US cliff deal to slow growth: economists

Published Jan 03, 2013 08:02am

Traders work on the floor of the New York Stock Exchange on Jan 2, 2013 in New York City. A day after US lawmakers reached a last minute agreement to avert the fiscal cliff, US stocks surged as traders around the globe felt renewed confidence over global markets. Shortly after the opening bell, The Dow Jones Industrial Average rallied more than 230 points, or 1.7 per cent. - AFP Photo
Traders work on the floor of the New York Stock Exchange on Jan 2, 2013 in New York City. A day after US lawmakers reached a last minute agreement to avert the fiscal cliff, US stocks surged as traders around the globe felt renewed confidence over global markets. Shortly after the opening bell, The Dow Jones Industrial Average rallied more than 230 points, or 1.7 per cent. - AFP Photo

WASHINGTON: The political deal to pull the US away from the “fiscal cliff” will hit economic growth and efforts to generate jobs, economists said Wednesday, but the country will avoid a feared recession.

Although not as severe as they could have been, tax increases on the country's wealthiest two per cent and higher paycheck deductions for all workers agreed by political leaders will suck enough money out of the economy to significantly hold back growth in 2013, they said.

Moreover, politicians still face a battle over cutting federal spending – put off for two months in the wrangling over the cliff deal finally passed Tuesday – that could further crunch the economy this year.

That means more tepid expansion of gross domestic product this year, with equally slow job creation as in 2012, by most estimates.

“We are looking at growth of 1.7 per cent, somewhere around there,” after around 2.0 per cent GDP growth in 2012, said Gregory Daco of IHS Global Insight.

But that is better than what could have been if Democrats and Republicans had failed to agree on legislation to avoid the much larger programmed tax hikes of the cliff, he said.

“If nothing had happened...we would have been in a recession.”

The biggest impact will be an increase in how much employees see deducted from their paychecks for social security: after having been cut to stimulate growth in recent years, the rate goes back to 6.2 per cent from 4.2 per cent.

Daco estimated that will pull $113 billion out of the economy – money that mostly would have otherwise been spent on goods and services.

“That is the measure that is going to hit the most people,” he told AFP – by itself cutting 0.4 per cent from potential growth.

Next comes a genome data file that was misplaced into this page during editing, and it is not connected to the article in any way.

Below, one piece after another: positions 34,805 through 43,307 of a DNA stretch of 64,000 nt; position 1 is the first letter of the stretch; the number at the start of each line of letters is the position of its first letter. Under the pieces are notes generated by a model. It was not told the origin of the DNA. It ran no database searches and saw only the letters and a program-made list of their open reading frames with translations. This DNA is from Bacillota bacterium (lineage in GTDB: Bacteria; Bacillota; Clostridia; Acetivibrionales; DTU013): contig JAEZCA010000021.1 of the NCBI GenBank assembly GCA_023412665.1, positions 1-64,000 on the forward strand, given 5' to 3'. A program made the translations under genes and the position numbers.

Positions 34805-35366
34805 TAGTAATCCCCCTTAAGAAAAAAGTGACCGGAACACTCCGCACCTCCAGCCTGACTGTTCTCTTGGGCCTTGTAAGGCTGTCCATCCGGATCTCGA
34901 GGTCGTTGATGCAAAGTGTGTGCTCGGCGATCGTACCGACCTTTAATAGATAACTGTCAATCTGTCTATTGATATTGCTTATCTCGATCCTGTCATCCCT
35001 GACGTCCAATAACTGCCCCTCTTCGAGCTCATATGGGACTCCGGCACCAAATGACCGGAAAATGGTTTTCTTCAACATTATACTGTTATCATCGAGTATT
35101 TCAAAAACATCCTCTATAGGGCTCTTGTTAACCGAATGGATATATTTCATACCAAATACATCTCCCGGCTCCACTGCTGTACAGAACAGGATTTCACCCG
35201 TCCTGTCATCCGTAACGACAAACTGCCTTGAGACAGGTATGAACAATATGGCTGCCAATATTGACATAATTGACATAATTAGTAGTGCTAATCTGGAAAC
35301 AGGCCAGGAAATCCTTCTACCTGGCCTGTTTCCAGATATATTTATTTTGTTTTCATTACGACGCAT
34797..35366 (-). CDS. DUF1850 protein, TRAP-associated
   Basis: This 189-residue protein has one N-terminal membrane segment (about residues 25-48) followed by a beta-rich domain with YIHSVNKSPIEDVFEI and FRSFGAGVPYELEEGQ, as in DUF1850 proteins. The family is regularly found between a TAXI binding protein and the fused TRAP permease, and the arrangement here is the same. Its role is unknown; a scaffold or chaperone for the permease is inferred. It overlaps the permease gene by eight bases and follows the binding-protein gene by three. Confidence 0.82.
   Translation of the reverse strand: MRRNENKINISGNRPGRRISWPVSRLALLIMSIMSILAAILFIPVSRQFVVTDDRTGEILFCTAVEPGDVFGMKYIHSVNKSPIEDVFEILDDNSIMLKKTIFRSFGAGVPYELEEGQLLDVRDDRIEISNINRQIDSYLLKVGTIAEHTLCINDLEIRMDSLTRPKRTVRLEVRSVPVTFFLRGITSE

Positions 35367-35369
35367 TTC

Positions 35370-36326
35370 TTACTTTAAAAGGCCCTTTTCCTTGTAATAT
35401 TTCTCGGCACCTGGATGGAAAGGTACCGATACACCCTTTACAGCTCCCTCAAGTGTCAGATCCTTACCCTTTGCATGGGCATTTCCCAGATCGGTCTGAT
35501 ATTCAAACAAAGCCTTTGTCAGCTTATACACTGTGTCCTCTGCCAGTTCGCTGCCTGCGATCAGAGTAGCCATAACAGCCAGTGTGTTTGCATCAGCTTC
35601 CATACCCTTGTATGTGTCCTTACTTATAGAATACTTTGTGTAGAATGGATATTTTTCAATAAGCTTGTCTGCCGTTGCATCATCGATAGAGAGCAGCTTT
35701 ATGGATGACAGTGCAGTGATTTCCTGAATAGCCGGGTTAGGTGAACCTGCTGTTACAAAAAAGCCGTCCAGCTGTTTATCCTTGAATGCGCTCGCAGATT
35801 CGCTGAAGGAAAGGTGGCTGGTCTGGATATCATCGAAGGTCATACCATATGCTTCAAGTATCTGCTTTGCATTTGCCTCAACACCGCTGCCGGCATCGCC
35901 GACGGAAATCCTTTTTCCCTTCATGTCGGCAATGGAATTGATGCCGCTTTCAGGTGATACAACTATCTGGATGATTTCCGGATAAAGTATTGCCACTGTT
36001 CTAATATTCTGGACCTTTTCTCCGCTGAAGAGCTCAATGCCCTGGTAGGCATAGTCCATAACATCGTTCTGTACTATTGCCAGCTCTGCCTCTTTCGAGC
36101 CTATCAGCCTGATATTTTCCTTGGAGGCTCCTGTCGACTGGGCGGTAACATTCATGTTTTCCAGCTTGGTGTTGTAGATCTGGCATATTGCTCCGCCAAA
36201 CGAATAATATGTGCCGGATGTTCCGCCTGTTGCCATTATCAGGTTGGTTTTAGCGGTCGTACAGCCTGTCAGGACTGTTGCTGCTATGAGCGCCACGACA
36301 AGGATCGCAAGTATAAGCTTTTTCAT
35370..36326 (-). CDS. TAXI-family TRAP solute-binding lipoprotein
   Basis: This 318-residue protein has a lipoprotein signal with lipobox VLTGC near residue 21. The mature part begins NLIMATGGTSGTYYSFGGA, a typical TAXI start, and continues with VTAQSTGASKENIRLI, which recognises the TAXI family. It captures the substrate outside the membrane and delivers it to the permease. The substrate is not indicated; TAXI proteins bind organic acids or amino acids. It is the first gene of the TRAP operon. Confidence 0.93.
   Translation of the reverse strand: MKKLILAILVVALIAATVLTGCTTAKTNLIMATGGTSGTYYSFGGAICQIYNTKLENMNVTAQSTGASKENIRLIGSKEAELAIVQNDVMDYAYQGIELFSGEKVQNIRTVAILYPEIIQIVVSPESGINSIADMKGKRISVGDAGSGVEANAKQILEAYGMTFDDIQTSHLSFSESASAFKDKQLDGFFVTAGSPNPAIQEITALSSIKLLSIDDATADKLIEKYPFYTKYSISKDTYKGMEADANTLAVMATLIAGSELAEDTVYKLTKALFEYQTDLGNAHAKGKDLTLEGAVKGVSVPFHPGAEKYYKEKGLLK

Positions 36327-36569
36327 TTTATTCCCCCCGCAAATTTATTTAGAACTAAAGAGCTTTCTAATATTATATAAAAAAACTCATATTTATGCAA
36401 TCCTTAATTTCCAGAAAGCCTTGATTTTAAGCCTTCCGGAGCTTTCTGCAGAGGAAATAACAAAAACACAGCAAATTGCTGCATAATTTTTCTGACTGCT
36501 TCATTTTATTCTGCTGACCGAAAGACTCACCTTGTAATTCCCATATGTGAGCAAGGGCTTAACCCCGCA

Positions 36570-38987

An increase in tax rates for Americans earning over $400,000, to 39.6 per cent from 35 per cent, will not have as large an impact, he said: “A dollar for them is not the same as a dollar for someone earning $50,000.”

Economist Mark Zandi of Moody's Analytics said the tax increases and spending cuts still to be agreed will take about one percentage point from what growth could have been, had the 2012 tax rates and spending plans stayed in place.

“The result is that the US economy will grow just over two per cent in 2013, about the same as in 2012,” Zandi said.

In addition, he added, it will hold back job creation, “with 700,000 fewer net new jobs created and an unemployment rate about half a percentage point higher than it would have been if last year's policy had simply been extended.”

Gregory Michael of BMO Capital Markets said the impact would be larger – cutting 1.4 per cent from potential GDP growth.

“Nearly half of this restraint reflects the increase in payroll taxes, one third represents the delayed automatic spending cuts and the remainder reflects all other measures including higher tax rates for those making more than $400,000.”

Economists said that despite the deal on tax hikes, the looming political fight over short- and long-term spending reduction will continue to worry businesses, which could continue to hold off on investment and hiring as they did in 2012.

“There's still a lot of uncertainty in the economy,” said Daco. “Businesses are not yet in the full-confidence mode.”

Many are worried there will be a repeat of the mid-2011 fight in which Republicans tied raising the crucial government statutory borrowing ceiling to slicing spending.

The country again struck its debt ceiling on Dec 31, and can get by via accounting measures for two months before it must be raised – the same timeframe the government has now to find a way around sharp programmed spending cuts known as the sequester.

President Barack Obama has repeatedly warned opposition Republicans not to tie the two together in upcoming negotiations.

The International Monetary Fund on Wednesday criticised the cliff deal as too limited to truly address the country's problems.

“More remains to be done to put US public finances back on a sustainable path without harming the still fragile recovery,” IMF spokesman Gerry Rice said.

He urged a comprehensive long-term deficit reduction plan, and added that “it is crucial to raise the debt ceiling expeditiously and remove remaining uncertainties about the spending sequester and expiring appropriation bills.”


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